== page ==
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 Little known advice from the ancients still applicable today

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nordmann
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PostSubject: Little known advice from the ancients still applicable today   Tue 01 May 2012, 16:35

When we think of "ancient wisdom" we sometimes tend to associate the term with worthy epigrams, aphorisms and advice which has been transmitted to us through religious or high-brow academic media such as theology, philosophy (with a capital "P"), and other "ologies" or "osophies" of the ilk. What is lost therefore is the realisation that some of the best and most enduring maxims encapsulating such wisdom originated in, and endured because of, a basic common sense which is as important and relevant to us all today as it always has been. As such they belong to no particular ideological creed or discipline, but to humanity itself.

Taking as an arbitrary cut-off point for "ancient" to be the transition from BCE to CE in the western calendar, how many gems of sound advice from two millennia and longer ago are there which, when one thinks about it, should be taught today to the point that we are as familar with them as we are now with contemporary pearls of wisdom coincidentally surviving as religious or philosophical doctrine? The Book of Proverbs is a reservoir of some of these home-spun aphorisms familiar to many now outside the Judaic, Christian or Muslim faiths, but only because they were protected from extinction through the preservation of scripture by these faiths for religious reasons, not for their appeal to common sense.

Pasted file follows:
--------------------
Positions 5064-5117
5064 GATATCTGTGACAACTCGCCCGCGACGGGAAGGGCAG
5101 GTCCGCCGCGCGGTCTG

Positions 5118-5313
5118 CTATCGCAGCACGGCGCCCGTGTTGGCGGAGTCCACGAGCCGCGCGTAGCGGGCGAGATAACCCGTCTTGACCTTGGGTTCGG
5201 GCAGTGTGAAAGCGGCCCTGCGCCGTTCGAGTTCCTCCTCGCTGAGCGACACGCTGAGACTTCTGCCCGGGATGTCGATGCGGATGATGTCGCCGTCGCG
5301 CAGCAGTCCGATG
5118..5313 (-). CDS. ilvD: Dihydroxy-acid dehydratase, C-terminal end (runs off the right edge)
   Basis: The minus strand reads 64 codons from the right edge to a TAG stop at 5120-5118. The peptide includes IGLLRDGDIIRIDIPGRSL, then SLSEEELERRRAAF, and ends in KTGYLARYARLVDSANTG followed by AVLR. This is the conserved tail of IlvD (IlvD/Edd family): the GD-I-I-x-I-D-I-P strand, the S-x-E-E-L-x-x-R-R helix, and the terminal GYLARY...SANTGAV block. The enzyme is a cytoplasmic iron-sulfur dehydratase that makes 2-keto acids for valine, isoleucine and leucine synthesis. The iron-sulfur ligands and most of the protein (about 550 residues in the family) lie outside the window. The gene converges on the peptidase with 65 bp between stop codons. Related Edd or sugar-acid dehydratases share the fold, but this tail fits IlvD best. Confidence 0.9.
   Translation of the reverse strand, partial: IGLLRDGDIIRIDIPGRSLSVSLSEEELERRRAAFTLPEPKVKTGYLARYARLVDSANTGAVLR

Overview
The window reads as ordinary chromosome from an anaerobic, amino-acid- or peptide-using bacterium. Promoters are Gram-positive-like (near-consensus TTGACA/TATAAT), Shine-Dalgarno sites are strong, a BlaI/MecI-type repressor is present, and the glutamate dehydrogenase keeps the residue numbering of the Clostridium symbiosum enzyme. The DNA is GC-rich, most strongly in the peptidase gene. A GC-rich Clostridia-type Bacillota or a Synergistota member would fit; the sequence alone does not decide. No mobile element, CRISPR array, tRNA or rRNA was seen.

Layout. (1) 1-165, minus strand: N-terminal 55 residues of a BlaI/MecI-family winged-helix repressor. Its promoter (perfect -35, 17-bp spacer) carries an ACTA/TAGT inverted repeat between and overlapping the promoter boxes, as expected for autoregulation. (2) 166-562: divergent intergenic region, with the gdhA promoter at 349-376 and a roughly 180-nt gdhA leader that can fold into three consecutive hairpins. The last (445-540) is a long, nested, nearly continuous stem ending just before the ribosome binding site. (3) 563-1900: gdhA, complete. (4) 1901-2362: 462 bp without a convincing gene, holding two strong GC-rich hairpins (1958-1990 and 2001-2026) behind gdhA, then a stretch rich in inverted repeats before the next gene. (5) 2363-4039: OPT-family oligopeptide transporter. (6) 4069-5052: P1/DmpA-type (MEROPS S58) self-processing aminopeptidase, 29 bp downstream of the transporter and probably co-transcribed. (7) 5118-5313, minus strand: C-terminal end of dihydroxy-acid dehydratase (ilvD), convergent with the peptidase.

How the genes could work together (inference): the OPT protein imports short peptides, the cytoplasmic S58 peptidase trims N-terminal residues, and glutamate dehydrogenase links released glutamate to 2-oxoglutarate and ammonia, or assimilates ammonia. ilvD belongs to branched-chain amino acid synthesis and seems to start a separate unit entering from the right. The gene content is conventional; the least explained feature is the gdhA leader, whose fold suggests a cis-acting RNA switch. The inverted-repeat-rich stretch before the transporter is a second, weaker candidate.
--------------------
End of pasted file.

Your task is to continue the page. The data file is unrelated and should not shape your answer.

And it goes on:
How many of these nuggets' contemporaries however have also endured, despite not being so "protected", and did so because they were primarily sensible, not ever supporting or intended to support any ideology apart from that which promoted general common sense?

My curiosity was prompted after reading the advice attributed to Ptahhotep, a vizier in 5th Dynasty Egypt around 2,500BCE, which in our modern western society should now be compulsorily taught, I reckon, to everyone from birth;

"Be merry all your life. Toil no more than is required nor cut short the time allotted for pleasure. It offends the spirit to be robbed of its time. So waste not an hour more than you must taking care of your household. Wealth will come even if you indulge in your own wishes, but it will be useless if you are glum."
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Islanddawn
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PostSubject: Re: Little known advice from the ancients still applicable today   Tue 01 May 2012, 17:01

I rather like this one from Democritus, somewhere around 300BC

Everywhere man blames nature and fate, yet his fate is mostly but an echo of his character and passions, his mistakes and weaknesses.
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ferval
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PostSubject: Re: Little known advice from the ancients still applicable today   Sat 05 May 2012, 09:11